The Battle of Marathon

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Yale University Press, 2010 - 230 pagine
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How did the city-state of Athens defeat the invaders from Persia, the first world empire, on the plain of Marathon in 490 BCE? Clever scholars skeptical of our earliest surviving source, Herodotus, have produced one ingenious theory after another. In this stimulating new book, bound to provoke controversy, Peter Krentz argues that Herodotus was right after all.

Beginning his analysis with the Athenians’ first formal contact with the Persians in 507 BCE, Krentz weaves together ancient evidence with travelers’ descriptions, archaeological discoveries, geological surveys, and the experiences of modern reenactors and soldiers to tell his story.

Krentz argues that before Marathon the Athenian army fought in a much less organized way than the standard view of the hoplite phalanx suggests: as an irregularly armed mob rather than a disciplined formation of identically equipped infantry. At Marathon the Athenians equipped all their fighters, including archers and horsemen, as hoplites for the first time. Because their equipment weighed only half as much as is usually thought, the Athenians and their Plataean allies could charge almost a mile at a run, as Herodotus says they did. Krentz improves on this account in Herodotus by showing why the Athenians wanted to do such a risky thing.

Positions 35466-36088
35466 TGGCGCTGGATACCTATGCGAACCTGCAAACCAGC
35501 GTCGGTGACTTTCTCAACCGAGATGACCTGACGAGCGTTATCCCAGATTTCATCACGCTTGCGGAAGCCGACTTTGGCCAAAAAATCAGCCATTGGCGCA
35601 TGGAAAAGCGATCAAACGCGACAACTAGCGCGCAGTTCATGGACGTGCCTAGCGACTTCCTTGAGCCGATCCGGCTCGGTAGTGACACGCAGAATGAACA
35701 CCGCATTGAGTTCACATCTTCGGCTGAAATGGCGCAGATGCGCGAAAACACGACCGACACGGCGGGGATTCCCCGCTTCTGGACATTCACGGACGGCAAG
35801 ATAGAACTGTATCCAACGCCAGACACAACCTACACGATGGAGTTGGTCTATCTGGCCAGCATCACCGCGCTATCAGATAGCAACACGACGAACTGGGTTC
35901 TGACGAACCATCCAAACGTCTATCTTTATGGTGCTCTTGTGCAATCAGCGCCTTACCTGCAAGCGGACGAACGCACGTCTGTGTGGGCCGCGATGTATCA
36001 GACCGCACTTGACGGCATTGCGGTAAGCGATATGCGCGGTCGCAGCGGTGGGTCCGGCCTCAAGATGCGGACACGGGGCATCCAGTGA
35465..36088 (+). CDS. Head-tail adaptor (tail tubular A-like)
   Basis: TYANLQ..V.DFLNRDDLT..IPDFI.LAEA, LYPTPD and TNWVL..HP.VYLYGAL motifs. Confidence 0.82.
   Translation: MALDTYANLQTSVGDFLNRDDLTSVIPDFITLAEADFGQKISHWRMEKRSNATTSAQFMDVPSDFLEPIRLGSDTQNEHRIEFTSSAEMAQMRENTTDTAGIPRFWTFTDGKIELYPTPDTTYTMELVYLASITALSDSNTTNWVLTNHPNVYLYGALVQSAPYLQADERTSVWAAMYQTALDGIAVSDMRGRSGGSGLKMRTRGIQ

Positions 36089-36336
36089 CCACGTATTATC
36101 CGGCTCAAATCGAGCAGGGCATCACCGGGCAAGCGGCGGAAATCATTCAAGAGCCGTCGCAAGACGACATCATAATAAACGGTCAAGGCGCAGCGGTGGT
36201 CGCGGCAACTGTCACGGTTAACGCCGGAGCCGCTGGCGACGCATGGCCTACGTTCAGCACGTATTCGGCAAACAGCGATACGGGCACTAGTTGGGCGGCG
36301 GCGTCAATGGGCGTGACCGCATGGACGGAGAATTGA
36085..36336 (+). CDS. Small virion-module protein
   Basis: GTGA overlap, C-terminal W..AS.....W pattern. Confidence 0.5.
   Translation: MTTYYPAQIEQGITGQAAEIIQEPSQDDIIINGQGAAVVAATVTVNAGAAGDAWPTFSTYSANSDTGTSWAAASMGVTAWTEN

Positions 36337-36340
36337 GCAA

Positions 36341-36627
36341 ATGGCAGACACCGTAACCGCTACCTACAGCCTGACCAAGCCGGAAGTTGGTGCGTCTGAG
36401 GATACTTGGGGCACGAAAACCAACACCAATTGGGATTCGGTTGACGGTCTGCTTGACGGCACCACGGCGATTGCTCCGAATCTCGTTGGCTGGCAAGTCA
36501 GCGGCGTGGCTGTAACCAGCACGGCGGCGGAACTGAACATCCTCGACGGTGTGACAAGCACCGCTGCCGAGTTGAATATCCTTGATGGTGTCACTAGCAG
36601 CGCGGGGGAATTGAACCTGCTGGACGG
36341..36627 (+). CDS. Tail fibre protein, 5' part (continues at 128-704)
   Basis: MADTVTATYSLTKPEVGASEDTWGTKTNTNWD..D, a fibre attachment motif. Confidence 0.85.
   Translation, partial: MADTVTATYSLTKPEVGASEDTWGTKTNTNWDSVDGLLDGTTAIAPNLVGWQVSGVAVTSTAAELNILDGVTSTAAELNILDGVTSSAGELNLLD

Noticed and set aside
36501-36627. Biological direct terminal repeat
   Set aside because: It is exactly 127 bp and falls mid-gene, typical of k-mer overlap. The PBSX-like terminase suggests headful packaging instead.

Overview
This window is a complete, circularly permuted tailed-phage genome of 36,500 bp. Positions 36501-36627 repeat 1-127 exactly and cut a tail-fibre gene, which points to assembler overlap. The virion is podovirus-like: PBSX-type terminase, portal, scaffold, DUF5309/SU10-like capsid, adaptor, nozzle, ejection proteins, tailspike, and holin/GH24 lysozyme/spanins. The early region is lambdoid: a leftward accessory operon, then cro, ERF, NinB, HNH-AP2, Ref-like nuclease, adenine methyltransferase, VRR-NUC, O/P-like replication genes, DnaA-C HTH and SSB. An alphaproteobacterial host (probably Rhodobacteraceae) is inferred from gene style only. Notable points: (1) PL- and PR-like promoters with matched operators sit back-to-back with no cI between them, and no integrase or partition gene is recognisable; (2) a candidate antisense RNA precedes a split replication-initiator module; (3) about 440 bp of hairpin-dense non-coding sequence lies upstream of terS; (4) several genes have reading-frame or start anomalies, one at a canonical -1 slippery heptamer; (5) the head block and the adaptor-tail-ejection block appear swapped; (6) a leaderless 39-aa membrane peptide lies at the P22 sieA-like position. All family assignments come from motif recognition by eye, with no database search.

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LibraryThing Review

Recensione dell'utente  - JenIanB - LibraryThing

If you are looking for a straight forward accounting of the Battle of Marathon, this is not the book for you. At times reading more like a thesis, the author (a university professor himself) analyses ... Leggi recensione completa

Indice

Introduction l
1
Athens Alliance with Darius
19
Athens Victories over the Boeotians and Chalcidians
40
Copyright

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Informazioni sull'autore (2010)

Peter Krentz is W. R. Grey Professor of Classics and History, Davidson College, where he has taught Greek and Roman history since 1979.

Informazioni bibliografiche